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VFW Magazine August 2017 : Page 15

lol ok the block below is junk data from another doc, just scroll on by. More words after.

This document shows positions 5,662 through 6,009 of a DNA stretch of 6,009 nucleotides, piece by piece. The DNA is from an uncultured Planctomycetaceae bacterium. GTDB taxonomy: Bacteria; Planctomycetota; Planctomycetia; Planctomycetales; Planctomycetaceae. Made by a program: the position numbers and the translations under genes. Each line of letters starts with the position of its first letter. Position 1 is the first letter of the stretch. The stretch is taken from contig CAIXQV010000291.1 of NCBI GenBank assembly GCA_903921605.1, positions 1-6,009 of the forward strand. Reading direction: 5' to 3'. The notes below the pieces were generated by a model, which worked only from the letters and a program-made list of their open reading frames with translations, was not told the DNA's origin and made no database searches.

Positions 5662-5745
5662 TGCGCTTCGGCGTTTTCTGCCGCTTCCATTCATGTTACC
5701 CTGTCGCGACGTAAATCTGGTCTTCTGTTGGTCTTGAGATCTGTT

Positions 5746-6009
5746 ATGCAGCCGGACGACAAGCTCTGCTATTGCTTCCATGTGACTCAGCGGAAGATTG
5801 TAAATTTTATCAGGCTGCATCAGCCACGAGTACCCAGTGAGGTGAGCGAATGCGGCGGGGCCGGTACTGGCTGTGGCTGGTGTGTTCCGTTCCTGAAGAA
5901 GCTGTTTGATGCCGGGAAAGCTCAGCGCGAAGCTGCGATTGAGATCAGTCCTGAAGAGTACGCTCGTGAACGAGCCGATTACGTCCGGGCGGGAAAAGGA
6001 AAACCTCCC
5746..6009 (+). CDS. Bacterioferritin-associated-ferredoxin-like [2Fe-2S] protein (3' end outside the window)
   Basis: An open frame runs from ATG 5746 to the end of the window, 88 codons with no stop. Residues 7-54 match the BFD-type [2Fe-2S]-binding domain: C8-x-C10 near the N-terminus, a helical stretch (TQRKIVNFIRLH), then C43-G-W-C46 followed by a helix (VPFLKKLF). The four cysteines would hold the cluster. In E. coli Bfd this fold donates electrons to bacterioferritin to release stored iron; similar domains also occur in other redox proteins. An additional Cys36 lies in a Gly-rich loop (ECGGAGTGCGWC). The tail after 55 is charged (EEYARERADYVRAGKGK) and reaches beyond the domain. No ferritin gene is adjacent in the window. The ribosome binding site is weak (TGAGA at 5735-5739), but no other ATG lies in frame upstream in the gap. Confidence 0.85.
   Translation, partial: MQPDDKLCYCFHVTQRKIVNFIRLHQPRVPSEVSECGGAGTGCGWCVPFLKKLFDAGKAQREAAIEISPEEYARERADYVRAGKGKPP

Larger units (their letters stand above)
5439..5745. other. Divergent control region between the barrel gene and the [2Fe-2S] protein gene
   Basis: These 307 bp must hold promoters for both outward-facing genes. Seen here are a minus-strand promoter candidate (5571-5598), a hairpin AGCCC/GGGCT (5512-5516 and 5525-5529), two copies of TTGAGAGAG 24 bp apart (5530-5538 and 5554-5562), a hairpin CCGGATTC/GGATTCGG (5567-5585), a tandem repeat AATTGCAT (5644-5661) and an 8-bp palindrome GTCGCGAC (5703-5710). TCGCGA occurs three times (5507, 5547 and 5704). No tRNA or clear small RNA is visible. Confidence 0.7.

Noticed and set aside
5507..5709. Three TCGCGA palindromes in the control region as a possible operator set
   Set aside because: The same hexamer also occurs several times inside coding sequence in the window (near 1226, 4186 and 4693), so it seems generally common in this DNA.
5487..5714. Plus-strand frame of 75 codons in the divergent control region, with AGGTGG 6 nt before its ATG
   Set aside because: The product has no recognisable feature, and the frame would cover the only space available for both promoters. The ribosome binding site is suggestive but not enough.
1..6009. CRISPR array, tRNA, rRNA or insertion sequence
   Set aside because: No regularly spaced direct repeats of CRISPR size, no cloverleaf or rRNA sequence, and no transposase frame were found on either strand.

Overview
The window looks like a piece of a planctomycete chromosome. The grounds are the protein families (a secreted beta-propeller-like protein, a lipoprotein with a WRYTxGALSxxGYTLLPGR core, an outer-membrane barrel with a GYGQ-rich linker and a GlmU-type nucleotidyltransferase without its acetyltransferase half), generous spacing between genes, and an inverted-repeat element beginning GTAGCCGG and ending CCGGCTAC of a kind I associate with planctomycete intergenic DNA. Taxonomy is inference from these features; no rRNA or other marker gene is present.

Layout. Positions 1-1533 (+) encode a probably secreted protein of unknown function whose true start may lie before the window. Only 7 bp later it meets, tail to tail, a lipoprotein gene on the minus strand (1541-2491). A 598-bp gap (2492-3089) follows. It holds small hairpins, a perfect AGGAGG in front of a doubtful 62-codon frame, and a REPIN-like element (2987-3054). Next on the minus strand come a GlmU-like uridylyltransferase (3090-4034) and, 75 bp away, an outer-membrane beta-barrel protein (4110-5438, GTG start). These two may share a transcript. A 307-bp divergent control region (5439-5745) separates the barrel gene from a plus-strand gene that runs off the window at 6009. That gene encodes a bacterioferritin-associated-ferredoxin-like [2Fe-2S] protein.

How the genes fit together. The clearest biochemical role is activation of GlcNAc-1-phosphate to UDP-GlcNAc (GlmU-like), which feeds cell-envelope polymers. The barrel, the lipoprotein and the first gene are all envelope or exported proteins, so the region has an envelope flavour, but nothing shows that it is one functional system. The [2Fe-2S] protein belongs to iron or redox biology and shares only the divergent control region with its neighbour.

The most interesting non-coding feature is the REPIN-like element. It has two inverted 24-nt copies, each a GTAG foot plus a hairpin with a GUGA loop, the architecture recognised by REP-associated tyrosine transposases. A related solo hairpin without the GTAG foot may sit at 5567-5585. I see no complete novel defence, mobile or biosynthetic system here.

PHOTO COURTESY OF JESS JOHNSON ambush for North Vietnamese Army regulars, 30 of whom had been using a trail on a regular basis. Unbeknownst to the Marines, the NVA saw this and countered with an ambush of their own. Instead of the usual 30 NVA, more than three times that many showed up. “They pretty much wiped out our unit,” Kuklenski said. Seventy percent of those in his unit were killed or wounded. Kuklenski was one of them. Three sepa-rate times he was hit, incurring wounds to both arms and both legs. Unable to walk, the powerful fireplug of a man (he was a former star guard on the Dallas Jesuit High School foot-ball team) pulled himself along with his elbows treating the wounded as he went, remembering all along the man-tra of corpsmen and medics alike: ‘clear the airway, stop the bleeding, prevent or treat for shock.’ His deeds earned him the Silver Star. According to U.S. Navy Bureau of Medicine and Surgery Historian Andre Sobocinski, more than 10,000 Navy hos-pital corpsmen served with Marines dur-ing Vietnam. Of those, 645 were killed in action and more than 3,300 wounded. Sanders Marble, Ph.D., is senior histo-rian, History Branch, of the U.S. Army’s Medical Department (AMEDD) Center of History and Heritage at Fort Sam Houston in San Antonio, Texas. He said, “There are no clear statistics on how many [Army] medics deployed to Vietnam.” There are, however, crystal clear stats as to how many medical personnel in Vietnam were awarded the nation’s high-est commendation for bravery. According to the Medal of Honor Society, 259 med-als were conferred for actions during the Vietnam War. Twenty of them went to medics, corpsmen and the like — one out of every 13 conferred. 1. Army medic Jess Johnson of A Co., 1st Bn., 501st Inf., 101st Abn. Div., cradles an M60 machine gun in 1971 in Vietnam’s A Shau Valley. A recipient of the Bronze Star and two Purple Hearts, Johnson says providing a wounded soldier hope that he or she will survive can be as important as tending the injury. 2. Navy corpsman Steve Vineyard displays the Purple Heart and Navy Commendation Medal he earned on July 30, 1969, while serving with the Marine 1st Reconnaissance Battalion in Quang Nam province. To train for his job in the war zone, Vineyard attended 16 weeks of Hospital Corps School, twice the time Army medics were provided. 3. Army medic and article author Jerry Chandler of D Co., 2nd Bn., 501st Inf., 101st Abn. Div., prepares to move to his next base camp in late June or early July 1970 while at Camp Evans near Phu Bai. Chandler was later wounded on Hill 805 near Fire Base Ripcord, an incident in which some 70 percent of his unit was either wounded or killed. 4. Navy Hospital Corpsman 3rd Class Michael Kuklenski receives a Silver Star in April 1970 at the Albany, Ga., Naval Air Station, for his actions during a May 29, 1969, firefight in Quang Nam province while serving with Alpha Co., 1st Bn., 7th Marines. Kuklenski, who was wounded three times in the engagement, “fearlessly crawled across the fire-swept terrain to reach wounded Marines and administer first aid.” He “continued to provide medical care to the other casualties” before accepting treatment for himself, according to his Silver Star citation. 1. PHOTO COURTESY OF STEVE VINEYARD 2. PHOTO COURTESY OF JERRY CHANDLER 3. PHOTO COURTESY OF MICHAEL KUKLENSKI COURAGE, COMPOSURE AND GUARDIAN ANGELS Like Kuklenski, courage was part and parcel of Jess Johnson’s kit. Now 66, Johnson was 18 when he deployed as a medic with A Co., 1st Bn., 501st Inf. Regt., 101st Airborne Div. Courage was instilled in him by his father, a soldier with the 78th Lightning Division who lost a leg during the Battle of the Bulge in WWII. One day, Johnson’s father took him aside and said, “You have 4. AUGUST 2017   • WWW.VFW.ORG • 15

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